In Frontiers in systems neuroscience
One of the central goals in systems neuroscience is to understand how information is encoded in the brain, and the standard approach is to identify the relation between a stimulus and a neural response. However, the feature of a stimulus is typically defined by the researcher's hypothesis, which may cause biases in the research conclusion. To demonstrate potential biases, we simulate four likely scenarios using deep neural networks trained on the image classification dataset CIFAR-10 and demonstrate the possibility of selecting suboptimal/irrelevant features or overestimating the network feature representation/noise correlation. Additionally, we present studies investigating neural coding principles in biological neural networks to which our points can be applied. This study aims to not only highlight the importance of careful assumptions and interpretations regarding the neural response to stimulus features but also suggest that the comparative study between deep and biological neural networks from the perspective of machine learning can be an effective strategy for understanding the coding principles of the brain.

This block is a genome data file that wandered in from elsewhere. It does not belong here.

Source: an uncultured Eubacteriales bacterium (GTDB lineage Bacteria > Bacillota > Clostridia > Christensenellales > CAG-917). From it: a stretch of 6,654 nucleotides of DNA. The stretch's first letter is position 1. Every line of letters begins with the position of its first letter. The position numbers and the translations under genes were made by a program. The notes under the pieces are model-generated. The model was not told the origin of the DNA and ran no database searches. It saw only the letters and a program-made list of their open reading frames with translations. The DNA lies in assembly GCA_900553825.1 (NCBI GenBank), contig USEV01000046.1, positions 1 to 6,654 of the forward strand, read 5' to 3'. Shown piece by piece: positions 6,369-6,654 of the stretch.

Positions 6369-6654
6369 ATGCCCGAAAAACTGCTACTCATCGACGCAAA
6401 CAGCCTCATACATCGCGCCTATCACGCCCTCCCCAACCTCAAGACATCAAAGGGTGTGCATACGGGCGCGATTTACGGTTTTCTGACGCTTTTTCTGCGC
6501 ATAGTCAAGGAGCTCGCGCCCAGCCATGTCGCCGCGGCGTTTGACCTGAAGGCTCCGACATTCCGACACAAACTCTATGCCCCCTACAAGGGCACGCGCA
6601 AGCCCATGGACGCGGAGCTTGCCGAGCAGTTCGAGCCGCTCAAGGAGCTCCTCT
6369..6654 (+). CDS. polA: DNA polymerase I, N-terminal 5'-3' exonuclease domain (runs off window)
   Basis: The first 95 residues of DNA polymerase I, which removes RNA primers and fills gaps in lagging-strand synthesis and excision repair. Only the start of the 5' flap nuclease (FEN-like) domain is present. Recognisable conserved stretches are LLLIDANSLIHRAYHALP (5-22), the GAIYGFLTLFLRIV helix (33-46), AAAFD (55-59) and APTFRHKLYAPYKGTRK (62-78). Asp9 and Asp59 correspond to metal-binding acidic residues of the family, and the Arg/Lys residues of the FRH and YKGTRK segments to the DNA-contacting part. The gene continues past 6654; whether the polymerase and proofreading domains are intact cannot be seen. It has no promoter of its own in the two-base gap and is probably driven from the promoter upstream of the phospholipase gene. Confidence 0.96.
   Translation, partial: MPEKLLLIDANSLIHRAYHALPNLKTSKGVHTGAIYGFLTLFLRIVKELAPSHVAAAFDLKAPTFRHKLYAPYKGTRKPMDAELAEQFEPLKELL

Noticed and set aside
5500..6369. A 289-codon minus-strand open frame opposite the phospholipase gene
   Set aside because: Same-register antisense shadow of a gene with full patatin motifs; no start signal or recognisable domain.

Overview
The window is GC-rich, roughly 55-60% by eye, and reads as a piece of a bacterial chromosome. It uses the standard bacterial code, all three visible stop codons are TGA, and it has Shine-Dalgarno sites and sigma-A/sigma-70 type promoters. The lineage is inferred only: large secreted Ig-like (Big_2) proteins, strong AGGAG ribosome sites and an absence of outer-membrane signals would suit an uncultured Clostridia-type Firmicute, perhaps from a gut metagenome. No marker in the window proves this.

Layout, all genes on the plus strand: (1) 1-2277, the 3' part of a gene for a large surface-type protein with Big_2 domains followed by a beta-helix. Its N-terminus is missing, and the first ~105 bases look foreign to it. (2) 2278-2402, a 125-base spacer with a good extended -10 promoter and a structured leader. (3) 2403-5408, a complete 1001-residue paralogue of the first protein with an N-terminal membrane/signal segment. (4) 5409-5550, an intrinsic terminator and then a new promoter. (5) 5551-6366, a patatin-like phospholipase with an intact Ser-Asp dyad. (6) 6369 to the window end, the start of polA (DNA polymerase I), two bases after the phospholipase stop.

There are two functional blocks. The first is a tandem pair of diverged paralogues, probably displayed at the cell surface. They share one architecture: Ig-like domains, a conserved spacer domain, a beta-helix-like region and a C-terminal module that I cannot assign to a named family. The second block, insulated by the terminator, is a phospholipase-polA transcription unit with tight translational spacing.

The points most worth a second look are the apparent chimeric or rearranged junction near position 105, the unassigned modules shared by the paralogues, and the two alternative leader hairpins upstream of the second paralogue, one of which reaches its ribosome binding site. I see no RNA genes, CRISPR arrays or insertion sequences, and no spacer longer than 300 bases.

Bae Hyojin, Kim Sang Jeong, Kim Chang-Eop
biological neural networks, deep neural networks, neural coding, neural feature, shortcut learning, systems neuroscience